27 years later, the Nobel academy condemns the fatwa against Salman Rushdie
Berlin, Mar 25 (EFE) — The institution that awards the Nobel Prize for Literature has condemned the fatwa against the British-Indian writer Salman Rushdie for his novel "The Satanic Verses," issued by Iran 27 years ago by the late Ayatollah Ruhollah Khomeini.
In a statement released by the institution, the Swedish Academy mentions the recent announcement by Iranian media of a new reward of 537,000 euros (almost $599,700) to whoever kills the author.
The death sentence and the offer of a bounty are "flagrant breaches of international law," said the institution in a statement.
The death sentence as a punishment to literary work is also a serious violation of freedom of opinion, continues the statement. Following the release of "The Satanic Verses" in 1988, Iranian spiritual leader Ayatollah Khomeini issued a fatwa calling on Muslims worldwide to kill Rushdie for blasphemy.
At that time, the Nobel Academy did not comment on the case, which led to the withdrawal of two of the 18 lifetime members of the institution.
The Khomeini fatwa specifically mentioned all those who had participated in the publication and dissemination of the work.
The translator of the novel into Japanese, Hitoshi Igarashi, was killed in 1991, while Italian translator, Ettore Caprioli, and Norwegian publisher William Nygaard, survived two separate attacks.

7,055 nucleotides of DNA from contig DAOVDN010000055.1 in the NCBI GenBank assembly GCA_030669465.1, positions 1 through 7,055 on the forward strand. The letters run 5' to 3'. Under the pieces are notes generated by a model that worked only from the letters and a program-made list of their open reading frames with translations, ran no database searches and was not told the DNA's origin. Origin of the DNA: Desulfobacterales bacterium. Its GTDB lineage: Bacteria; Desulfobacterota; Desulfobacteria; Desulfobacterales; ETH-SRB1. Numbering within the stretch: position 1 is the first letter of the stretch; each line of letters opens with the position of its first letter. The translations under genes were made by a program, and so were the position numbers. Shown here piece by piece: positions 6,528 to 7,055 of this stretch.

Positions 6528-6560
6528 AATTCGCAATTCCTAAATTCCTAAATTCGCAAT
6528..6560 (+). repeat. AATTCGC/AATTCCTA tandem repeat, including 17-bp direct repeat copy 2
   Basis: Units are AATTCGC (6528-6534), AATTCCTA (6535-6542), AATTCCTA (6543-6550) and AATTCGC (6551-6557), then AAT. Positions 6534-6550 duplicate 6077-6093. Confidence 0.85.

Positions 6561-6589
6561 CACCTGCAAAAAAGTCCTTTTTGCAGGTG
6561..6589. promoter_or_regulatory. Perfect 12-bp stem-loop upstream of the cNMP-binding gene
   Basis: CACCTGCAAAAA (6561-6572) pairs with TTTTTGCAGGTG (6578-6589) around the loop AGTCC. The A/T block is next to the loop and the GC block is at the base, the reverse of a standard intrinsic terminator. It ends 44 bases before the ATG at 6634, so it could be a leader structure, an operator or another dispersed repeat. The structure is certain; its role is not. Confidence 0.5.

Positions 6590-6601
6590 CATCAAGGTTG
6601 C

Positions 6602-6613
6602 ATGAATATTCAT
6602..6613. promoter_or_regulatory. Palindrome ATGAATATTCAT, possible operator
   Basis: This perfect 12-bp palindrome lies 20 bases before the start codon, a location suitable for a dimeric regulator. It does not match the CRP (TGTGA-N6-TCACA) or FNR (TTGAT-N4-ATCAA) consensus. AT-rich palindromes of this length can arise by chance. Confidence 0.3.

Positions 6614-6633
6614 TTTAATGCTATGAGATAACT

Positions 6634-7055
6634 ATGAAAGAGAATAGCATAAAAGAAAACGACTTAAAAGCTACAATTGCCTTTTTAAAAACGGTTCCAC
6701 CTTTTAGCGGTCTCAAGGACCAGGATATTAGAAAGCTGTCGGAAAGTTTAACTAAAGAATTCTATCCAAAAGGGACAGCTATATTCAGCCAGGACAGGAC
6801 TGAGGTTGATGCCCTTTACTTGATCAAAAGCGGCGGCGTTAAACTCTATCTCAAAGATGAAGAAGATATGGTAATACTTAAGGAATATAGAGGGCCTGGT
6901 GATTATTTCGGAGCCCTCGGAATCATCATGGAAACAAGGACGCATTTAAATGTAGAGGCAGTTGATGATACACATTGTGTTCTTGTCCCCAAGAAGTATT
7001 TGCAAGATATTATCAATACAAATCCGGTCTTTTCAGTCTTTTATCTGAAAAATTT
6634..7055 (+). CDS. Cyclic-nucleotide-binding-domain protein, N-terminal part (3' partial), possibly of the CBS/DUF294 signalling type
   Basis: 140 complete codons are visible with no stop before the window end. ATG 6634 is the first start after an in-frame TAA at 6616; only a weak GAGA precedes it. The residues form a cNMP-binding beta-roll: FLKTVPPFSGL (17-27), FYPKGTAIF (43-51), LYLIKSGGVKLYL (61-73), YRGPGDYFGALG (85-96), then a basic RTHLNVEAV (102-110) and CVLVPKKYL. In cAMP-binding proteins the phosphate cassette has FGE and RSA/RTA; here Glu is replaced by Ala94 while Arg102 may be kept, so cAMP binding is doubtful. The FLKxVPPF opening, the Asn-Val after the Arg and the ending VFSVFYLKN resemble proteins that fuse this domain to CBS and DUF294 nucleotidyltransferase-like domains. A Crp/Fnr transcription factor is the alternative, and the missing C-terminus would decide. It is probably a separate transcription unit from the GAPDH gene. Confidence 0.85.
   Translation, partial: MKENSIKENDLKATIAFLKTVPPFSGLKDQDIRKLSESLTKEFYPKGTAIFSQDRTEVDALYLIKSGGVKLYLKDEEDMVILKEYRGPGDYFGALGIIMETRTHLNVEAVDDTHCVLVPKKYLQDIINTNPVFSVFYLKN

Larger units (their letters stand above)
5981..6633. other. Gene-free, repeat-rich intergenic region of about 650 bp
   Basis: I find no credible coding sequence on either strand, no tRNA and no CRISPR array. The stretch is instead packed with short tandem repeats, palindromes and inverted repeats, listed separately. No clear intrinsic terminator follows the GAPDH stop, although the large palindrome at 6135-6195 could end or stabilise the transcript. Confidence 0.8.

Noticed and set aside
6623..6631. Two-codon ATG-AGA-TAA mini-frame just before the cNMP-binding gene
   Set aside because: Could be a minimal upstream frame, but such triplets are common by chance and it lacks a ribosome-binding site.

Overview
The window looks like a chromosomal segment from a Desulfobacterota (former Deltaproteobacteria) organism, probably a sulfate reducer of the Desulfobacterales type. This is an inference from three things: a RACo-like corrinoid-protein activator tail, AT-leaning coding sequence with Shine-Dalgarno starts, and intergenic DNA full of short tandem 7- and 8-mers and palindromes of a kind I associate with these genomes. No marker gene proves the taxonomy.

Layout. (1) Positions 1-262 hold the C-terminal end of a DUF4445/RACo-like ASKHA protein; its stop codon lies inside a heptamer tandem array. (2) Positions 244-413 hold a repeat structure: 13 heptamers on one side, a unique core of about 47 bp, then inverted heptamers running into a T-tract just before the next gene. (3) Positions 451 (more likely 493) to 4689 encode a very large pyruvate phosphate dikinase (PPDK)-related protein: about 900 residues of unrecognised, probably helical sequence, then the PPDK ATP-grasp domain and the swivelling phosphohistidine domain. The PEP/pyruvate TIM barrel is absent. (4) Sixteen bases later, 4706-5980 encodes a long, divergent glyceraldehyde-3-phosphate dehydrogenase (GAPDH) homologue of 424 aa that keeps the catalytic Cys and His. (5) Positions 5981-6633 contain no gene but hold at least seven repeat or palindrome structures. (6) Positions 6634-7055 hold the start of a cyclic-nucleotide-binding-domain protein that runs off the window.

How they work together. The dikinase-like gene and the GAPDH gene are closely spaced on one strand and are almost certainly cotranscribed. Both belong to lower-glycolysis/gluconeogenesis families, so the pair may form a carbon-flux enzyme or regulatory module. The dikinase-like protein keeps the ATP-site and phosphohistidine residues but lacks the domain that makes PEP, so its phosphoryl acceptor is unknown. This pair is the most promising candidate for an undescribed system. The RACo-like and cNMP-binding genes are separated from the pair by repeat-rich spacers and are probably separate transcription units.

Here's the full statement issued by the Academy:
Recently, only weeks after the beginning of a normalisation process between Iran and the Western world, the tone again escalated. Forty state-run media outlets grouped together to increase the bounty by an additional USD 600,000. The death sentence and the reward money are flagrant breaches of international law and rules of civilised interaction within the world community and therefore can in no way be compatible with normalisation.
The fact that the death sentence has been passed as punishment for a work of literature also implies a serious violation of free speech. The principle of the independence of literature from political control is of fundamental importance for civilisation and must be defended against attacks by avengers and the adherents of censorship.
The Swedish Academy decries the retention of the death sentence for Salman Rushdie and that state-controlled media are permitted to encourage violence directed at a writer.